No eye contact, no interest. Long lingering looks, an invitation, a signal of interest.
I was filling out a questionnaire for a woman who is hosting me on her blog this morning. One of the things she wanted to know was where do my characters come from. This got me thinking. They become so strong in my mind, so vivid, so where do they come from? What springs them to life?
After brewing that for a while I realized that it’s usually a single image that gives birth to them. This makes sense. In my life before writing I was a visual artist, so it’s not surprising that my characters are conceived visually.
While a single image may spark the character, it’s not often about what they look like, so much as an energy, a sense of who the character is that is portrayed within the photograph. I thought you might be interested in the images and what it is about them that have given birth to my characters.
So here they are.
This was the seed image for the Heroine of Lunacy and the Vampire. It was a combination of her regal air and the cool distance in her posture that is at the root of Luna’s personality. Her dark boho style didn’t hurt either and gave birth to the general look of the Beanne Sidhe species.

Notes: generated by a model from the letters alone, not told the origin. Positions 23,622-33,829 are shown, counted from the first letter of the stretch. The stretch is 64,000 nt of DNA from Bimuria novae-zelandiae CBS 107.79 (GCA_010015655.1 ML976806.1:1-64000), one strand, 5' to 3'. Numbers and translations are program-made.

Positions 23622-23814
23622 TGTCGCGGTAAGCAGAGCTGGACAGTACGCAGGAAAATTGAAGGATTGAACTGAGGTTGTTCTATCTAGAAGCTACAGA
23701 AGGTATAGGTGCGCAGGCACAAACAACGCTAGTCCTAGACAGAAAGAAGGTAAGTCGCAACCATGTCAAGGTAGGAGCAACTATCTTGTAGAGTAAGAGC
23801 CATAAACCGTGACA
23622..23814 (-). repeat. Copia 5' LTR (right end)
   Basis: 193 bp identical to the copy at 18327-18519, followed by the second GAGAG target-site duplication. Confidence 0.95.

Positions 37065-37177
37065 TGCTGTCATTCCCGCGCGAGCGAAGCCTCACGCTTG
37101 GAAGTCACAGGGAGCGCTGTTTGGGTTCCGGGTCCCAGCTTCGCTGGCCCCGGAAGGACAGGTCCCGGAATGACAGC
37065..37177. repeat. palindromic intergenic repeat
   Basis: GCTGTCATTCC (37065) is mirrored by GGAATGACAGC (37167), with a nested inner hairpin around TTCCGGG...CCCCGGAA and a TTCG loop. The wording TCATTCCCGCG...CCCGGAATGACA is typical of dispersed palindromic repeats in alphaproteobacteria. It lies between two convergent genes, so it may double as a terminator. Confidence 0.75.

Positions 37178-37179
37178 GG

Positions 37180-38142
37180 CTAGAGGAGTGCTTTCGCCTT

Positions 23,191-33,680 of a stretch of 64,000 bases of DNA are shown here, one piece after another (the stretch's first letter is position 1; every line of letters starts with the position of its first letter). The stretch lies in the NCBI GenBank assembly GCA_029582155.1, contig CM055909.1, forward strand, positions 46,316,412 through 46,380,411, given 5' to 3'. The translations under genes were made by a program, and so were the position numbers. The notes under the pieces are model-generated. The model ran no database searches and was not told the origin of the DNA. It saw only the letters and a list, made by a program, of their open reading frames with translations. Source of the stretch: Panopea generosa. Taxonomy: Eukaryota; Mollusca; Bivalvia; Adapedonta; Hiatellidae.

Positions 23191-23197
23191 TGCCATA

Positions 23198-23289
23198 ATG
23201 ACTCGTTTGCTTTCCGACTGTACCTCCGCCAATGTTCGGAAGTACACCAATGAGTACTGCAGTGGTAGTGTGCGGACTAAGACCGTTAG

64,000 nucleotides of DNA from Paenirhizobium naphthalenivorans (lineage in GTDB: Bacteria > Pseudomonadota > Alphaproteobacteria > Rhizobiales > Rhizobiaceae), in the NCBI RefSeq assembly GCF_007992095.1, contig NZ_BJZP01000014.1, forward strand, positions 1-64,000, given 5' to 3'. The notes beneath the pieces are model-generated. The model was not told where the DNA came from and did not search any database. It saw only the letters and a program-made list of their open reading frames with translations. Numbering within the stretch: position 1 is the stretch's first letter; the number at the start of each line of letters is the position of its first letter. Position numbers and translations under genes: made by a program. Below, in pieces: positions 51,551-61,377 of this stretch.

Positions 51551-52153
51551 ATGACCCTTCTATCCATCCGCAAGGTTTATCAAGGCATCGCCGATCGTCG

I found this this morning and it captures in essence why I don’t draw the curtains.
“If you don’t feel comfortable writing about sex, then don’t. By this, I mean writing about sex as it actually exists, in the real world, as an ecstatic, terrifying and, above all, deeply emotional process. Real sex is compelling to read about because the participants are so utterly vulnerable. We are all, when the time comes to get naked, terribly excited and frightened and hopeful and doubtful, usually at the same time. You mustn’t abandon them in their time of need. You mustn’t make of them naked playthings with rubbery parts. You must love them, wholly and without shame, as they go about their human business. Because we’ve already got a name for sex without the emotional content: it’s called pornography.” STEVE ALMOND (Author)